Nigeria's National Assembly meets Tuesday in a session that will consider a request by state governors to make the vice president the country's acting leader because of the prolonged medical absence of the president.
Lawmakers will discuss the health of President Umaru Yar'Adua, who has not been seen in public since late November when he left for medical treatment in Saudi Arabia.
Because the president did not formally notify parliament of his absence, official power has not passed to Vice President Goodluck Jonathan, raising questions about who is in charge here in Abuja.
While the vice president has made executive decisions during the past 10 weeks - including sending troops to the city of Jos to put-down religious violence - there is growing pressure to make that de facto transfer of power official.
The National Assembly meets Tuesday in a political landscape considerably changed from its vote last month backing the president.
Nigeria's powerful state governors now say they believe a temporary transfer of authority is in the nation's best interest. And they want the national assembly to make Vice President Jonathan acting leader.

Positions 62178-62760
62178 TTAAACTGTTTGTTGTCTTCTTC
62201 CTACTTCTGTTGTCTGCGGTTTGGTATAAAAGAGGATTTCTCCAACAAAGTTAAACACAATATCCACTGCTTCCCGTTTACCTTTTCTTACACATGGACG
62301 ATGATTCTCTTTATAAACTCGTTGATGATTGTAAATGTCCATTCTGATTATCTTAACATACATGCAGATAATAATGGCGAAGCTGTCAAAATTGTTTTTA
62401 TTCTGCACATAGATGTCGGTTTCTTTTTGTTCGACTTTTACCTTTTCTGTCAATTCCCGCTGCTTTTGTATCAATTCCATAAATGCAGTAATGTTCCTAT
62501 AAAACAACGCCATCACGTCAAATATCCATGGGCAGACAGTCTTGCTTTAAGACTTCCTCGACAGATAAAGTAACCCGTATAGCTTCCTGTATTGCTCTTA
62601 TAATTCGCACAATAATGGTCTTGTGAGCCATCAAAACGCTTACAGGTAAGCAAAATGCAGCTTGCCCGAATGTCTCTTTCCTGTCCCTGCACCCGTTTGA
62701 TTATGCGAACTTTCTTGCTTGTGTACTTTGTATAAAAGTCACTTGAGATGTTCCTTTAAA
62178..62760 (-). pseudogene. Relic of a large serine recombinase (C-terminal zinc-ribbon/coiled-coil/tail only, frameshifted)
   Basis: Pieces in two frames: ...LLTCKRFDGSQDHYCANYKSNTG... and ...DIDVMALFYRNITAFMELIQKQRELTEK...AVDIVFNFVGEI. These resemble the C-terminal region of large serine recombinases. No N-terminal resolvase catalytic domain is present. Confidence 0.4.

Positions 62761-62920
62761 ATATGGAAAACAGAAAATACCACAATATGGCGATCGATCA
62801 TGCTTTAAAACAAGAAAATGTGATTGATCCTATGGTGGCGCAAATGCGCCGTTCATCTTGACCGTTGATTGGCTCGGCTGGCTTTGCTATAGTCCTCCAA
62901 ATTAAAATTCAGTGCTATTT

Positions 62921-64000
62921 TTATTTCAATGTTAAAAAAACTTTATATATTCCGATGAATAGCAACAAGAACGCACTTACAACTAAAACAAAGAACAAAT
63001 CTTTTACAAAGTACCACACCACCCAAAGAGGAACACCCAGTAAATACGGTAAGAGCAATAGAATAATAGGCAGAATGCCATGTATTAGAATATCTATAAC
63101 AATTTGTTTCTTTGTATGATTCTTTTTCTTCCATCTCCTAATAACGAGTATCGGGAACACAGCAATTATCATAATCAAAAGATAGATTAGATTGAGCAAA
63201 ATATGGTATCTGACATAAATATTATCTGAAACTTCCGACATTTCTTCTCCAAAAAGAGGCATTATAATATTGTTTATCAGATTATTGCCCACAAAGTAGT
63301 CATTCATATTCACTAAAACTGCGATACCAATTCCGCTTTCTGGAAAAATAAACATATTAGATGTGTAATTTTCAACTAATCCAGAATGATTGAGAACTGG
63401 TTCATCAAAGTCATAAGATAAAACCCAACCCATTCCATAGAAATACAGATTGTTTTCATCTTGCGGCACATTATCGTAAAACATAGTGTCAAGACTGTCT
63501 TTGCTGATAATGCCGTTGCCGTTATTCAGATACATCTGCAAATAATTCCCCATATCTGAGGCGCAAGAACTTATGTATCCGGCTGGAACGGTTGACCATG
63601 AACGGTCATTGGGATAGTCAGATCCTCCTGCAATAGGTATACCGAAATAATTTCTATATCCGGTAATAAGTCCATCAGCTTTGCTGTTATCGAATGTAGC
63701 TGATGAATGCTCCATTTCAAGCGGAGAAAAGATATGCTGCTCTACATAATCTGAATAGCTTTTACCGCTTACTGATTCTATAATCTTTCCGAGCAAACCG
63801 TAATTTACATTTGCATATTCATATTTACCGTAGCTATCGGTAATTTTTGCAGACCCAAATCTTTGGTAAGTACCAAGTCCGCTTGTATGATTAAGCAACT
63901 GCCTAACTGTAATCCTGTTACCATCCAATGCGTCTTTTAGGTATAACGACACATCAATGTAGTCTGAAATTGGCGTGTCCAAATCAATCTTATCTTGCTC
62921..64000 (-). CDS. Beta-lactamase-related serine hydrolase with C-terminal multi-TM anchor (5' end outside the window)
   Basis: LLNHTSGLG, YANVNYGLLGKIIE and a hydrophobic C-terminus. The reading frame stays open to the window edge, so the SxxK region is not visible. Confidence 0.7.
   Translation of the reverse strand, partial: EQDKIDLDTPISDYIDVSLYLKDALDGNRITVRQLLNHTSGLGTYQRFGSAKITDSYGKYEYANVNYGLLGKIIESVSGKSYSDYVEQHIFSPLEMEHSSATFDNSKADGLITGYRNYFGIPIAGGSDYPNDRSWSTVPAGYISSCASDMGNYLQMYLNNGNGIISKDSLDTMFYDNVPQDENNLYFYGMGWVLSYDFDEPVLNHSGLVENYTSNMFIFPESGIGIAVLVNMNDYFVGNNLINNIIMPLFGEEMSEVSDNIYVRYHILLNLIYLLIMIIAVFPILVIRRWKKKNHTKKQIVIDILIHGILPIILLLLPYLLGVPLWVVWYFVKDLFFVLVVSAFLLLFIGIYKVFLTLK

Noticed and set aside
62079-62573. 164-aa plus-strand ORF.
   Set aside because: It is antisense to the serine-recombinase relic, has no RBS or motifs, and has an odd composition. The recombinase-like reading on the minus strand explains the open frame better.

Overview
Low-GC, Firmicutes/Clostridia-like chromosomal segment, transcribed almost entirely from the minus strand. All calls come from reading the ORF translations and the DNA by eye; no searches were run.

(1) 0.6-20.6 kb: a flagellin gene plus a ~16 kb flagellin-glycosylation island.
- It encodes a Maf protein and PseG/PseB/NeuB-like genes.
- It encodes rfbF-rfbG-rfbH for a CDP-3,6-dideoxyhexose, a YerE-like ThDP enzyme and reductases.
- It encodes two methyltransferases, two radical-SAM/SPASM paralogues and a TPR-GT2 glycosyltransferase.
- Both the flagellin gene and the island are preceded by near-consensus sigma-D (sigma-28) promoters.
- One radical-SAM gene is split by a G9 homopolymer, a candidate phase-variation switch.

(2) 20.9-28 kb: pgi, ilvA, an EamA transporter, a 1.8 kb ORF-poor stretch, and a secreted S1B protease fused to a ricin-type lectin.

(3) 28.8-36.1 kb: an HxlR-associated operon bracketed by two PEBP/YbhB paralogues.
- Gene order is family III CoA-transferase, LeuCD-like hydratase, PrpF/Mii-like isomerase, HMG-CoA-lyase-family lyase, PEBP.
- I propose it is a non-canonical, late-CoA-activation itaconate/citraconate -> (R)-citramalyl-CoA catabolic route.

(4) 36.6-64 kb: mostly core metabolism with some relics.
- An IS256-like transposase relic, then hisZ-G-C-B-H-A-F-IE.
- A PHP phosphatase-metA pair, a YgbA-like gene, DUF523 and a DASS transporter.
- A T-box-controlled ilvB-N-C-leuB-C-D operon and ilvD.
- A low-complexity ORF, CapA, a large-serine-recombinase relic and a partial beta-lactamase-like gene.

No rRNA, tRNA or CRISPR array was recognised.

It is unclear whether the assembly can do that as the 1999 constitution says that short of impeachment, power is only transferred at the president's request.
For the first time in this constitutional crisis, a member of the president's Cabinet says he should make that request. Information Minister Dora Akunyili will push that motion again at a Cabinet meeting scheduled for Wednesday.
But that motion may be moot if the National Assembly acts, or, as some members of the ruling party suggest, President Yar'Adua agrees to transfer power before lawmakers ask him to do so.
In the president's absence, Foreign Minister Ojo Maduekwe says affairs of state have proceeded without incident.
"There is no power vacuum. There is no leadership vacuum," he said. "The vice president functions. And this vice president is functioning fully on behalf of President Yar'Adua."
But the president's absence has had an impact both domestically and regionally. The planned sale of new offshore oil blocks has been postponed. Some rebels in the Niger Delta say they have renewed their armed conflict, in part, because President Yar'Adua's much-heralded amnesty program has stalled.
The annual summit of the Economic Community of West African States has twice been postponed because President Yar'Adua is not available to carry out his duties as its leader.
Despite that absence, ECOWAS mediation of Guinea's political crisis has made progress with a new power-sharing deal between the military government and civilian politicians. But regional diplomats say the delayed summit has slowed momentum on additional action against Niger's president, who extended his term last year in a controversial referendum.